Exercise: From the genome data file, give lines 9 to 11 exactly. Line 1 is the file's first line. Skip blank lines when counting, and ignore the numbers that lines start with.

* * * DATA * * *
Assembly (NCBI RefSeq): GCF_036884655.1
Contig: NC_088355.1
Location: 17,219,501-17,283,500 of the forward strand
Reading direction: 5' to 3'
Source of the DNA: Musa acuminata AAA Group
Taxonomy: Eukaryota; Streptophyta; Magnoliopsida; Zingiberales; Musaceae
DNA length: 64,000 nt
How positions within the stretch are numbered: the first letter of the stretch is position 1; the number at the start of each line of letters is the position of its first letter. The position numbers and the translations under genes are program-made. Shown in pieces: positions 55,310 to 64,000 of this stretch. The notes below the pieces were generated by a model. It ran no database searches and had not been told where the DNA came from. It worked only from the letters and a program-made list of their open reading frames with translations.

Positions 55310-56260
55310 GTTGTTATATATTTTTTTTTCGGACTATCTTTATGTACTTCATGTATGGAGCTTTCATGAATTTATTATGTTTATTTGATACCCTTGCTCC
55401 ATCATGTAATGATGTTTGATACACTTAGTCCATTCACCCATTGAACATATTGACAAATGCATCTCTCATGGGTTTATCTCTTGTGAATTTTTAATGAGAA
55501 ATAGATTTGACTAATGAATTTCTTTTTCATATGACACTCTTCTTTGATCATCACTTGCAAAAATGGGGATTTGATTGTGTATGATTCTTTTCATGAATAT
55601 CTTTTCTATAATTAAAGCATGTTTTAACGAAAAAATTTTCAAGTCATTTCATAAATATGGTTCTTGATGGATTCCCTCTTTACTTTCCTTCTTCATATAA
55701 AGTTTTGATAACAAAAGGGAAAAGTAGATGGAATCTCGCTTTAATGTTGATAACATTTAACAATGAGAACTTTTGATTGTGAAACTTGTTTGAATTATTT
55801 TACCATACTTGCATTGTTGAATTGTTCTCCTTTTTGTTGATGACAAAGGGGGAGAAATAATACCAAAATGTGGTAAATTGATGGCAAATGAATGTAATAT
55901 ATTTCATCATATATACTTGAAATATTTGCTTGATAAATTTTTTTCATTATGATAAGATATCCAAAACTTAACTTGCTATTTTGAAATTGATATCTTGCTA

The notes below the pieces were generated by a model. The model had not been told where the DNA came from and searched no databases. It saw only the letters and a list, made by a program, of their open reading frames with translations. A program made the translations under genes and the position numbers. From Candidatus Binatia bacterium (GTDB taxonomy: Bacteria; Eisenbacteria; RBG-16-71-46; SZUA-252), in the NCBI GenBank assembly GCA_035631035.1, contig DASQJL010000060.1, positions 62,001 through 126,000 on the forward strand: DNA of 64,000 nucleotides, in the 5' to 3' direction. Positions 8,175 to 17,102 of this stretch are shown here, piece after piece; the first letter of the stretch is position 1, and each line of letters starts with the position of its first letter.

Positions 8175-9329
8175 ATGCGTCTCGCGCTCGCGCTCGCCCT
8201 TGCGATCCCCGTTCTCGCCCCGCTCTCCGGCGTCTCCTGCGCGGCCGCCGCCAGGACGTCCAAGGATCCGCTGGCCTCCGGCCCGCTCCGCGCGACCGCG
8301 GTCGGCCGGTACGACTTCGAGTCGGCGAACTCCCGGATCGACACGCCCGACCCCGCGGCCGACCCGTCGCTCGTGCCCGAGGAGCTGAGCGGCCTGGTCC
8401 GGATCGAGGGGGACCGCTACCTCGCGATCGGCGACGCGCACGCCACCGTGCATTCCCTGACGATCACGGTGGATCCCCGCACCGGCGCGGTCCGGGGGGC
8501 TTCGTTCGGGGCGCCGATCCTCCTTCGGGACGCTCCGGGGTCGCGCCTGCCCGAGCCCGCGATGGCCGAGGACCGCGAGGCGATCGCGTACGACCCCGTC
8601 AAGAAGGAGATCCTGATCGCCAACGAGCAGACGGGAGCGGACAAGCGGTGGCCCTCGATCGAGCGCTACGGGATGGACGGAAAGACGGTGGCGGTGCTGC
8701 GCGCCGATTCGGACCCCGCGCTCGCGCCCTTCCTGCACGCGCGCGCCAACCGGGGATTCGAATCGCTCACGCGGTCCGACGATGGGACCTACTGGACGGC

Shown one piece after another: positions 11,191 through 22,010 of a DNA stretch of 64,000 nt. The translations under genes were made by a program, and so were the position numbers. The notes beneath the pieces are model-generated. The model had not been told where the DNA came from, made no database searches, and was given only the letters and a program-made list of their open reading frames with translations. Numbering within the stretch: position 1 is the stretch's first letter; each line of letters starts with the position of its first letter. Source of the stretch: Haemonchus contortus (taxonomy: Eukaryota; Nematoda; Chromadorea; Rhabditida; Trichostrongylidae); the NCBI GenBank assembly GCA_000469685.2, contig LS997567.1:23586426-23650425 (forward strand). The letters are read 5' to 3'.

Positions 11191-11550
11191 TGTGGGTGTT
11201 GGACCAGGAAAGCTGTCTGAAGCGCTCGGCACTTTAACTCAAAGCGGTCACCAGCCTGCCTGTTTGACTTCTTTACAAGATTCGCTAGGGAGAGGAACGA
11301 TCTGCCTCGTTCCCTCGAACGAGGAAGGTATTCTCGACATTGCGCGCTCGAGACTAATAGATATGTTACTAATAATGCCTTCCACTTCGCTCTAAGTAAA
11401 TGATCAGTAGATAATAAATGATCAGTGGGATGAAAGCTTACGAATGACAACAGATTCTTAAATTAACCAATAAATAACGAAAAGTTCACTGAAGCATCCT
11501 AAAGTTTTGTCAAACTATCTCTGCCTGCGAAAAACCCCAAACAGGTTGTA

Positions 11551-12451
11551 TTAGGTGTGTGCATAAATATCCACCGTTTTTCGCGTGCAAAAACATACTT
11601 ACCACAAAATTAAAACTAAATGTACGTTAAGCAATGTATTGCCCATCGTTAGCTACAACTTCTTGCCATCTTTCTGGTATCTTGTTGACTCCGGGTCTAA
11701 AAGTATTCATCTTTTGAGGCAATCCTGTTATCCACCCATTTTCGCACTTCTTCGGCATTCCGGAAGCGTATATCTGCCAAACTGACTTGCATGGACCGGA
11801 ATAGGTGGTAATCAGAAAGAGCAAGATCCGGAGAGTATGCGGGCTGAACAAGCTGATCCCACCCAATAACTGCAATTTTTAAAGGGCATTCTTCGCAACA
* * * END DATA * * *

Positions 55310-56260
55310 GTTGTTATATATTTTTTTTTCGGACTATCTTTATGTACTTCATGTATGGAGCTTTCATGAATTTATTATGTTTATTTGATACCCTTGCTCC
55401 ATCATGTAATGATGTTTGATACACTTAGTCCATTCACCCATTGAACATATTGACAAATGCATCTCTCATGGGTTTATCTCTTGTGAATTTTTAATGAGAA